is Video Jockeying?
Video Jockeys (VJs) use
various techniques to mix and display video content, usually for the purpose of
enhancing some kind of musical experience.
is Video Jockeying useful?
To provide additional
entertainment at music performances:
Since humans are visually oriented for the most part, the inclusion of video
during a musical performance encourages the audience to pay more attention, have
higher retention, and conveys a message that is complimentary to the music. For
example, if a DJ is playing music that he wants people to dance to, a VJ might
compliment the music by displaying video of disco lights, people dancing, or
feet moving. People like to watch other people dance, and are more likely to
dance themselves if they see other’s dancing.
To publicly display a
form of artistic expression: Video
Jockeying, once you become familiar with it, can easily become a creative
outlet, just as Disc Jockeys are usually considered musicians and receive
recognition for their art. This is especially true if you use your own original
To participate in
musical events without being a musician:
Being a VJ means you are part of the performance. Depending on your venue, you
may get free drinks, backstage passes, access to guest list spots, and perhaps
most importantly, you might get paid. But wasn’t this about art?
kinds of video are good for Video Jockeying?
Picking the video you want
to display is where the creativity of Video Jockeying starts. There are many
different ways you can go about this, depending on the effect you want to have
on the music and the audience. Here are some general tips:
Listen to and learn the
music that you’re going to be performing with, then devise a theme to go along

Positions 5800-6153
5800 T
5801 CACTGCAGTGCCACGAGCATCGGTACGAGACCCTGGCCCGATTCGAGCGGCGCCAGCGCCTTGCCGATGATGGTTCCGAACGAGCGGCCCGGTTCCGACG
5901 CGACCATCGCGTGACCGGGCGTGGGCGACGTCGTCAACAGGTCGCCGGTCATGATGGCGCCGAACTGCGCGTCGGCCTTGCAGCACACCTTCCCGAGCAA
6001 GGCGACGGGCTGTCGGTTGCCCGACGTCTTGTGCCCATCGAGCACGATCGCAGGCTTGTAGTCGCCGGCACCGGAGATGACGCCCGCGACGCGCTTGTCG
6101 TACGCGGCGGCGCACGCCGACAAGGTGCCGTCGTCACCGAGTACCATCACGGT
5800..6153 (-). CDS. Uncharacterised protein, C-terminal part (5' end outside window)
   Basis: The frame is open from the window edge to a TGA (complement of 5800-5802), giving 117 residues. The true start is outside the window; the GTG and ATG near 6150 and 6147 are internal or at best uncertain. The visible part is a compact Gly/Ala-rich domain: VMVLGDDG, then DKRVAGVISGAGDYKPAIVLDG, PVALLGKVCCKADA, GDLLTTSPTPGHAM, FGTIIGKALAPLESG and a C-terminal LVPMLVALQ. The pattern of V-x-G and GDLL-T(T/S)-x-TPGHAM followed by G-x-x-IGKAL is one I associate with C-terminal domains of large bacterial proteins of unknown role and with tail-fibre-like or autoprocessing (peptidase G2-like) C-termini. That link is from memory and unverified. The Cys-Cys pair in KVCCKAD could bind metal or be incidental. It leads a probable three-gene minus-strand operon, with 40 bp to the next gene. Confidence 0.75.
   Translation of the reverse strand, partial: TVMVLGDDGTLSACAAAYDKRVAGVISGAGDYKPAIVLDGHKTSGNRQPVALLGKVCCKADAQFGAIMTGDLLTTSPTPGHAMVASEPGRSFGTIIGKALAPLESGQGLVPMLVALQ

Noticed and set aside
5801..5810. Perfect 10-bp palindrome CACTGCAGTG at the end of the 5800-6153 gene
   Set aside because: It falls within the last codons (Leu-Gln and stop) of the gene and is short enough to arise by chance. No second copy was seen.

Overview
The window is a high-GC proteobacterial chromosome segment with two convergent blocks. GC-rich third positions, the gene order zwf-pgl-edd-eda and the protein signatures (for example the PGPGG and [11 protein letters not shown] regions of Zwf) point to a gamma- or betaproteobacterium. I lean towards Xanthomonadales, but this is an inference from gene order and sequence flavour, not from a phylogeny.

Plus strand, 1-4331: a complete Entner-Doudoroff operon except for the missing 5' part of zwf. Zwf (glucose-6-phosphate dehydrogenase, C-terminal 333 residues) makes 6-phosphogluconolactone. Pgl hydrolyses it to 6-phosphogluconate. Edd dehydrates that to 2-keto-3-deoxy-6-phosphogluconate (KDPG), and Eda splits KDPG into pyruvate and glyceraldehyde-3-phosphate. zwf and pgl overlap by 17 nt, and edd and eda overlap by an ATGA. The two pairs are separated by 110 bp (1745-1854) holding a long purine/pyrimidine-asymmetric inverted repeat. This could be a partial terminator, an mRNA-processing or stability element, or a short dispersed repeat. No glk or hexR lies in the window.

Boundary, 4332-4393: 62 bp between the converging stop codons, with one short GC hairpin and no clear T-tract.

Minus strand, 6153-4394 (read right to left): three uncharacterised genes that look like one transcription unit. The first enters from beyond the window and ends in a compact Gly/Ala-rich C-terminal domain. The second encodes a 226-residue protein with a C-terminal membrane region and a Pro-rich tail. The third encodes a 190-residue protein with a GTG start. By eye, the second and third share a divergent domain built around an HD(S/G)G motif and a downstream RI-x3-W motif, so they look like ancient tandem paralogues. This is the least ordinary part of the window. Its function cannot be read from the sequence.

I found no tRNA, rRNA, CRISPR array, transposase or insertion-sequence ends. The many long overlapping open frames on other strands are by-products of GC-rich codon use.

with it. Example 1: If you have a
driving rock song with an urban theme, then perhaps video with lots of people,
movement, buildings, etc would be appropriate. Example 2: If you have a love
song or ballad, then perhaps video of flowers growing, waves crashing, the sun
coming up, etc would be appropriate. Example 3: If you are playing with
electronic music, find some video that moves and changes quickly. You can
achieve this effect by switching quickly between several video clips, perhaps
every half-second. This can easily be done using VJ software or a video mixer.
Use video that is
fairly sharp and has plenty of brightness and contrast.
Blurry video is likely to become even more blurry when displayed and viewed at a
distance. If your video clips aren’t bright enough, they won’t make a very big
impact once they go through a projector. Projectors are also sensitive to
contrast, so dark text on a black background isn’t likely to show up well.
Start using your video
camera. It can be surprising how
much interesting video you can get from taping normal, everyday things with your
video camera. Take some close-up shots of a TV screen, a water faucet, leaves
rustling, etc. Once you have some video recorded, import the video to your
computer, and edit it into usable clips. There is a lot I could say about video
editing and compression for the purpose of Video Jockeying, so perhaps I’ll
cover that sometime in the future.
Using a video camera to
create a video feedback loop. Video
feedback occurs when you direct a video camera at a screen showing what the
camera sees. Rather than try to describe the fantastic effects that can be
produced by video feedback, I suggest doing an experiment to find out for
yourself. Plug your video camera into a television so that the TV displays what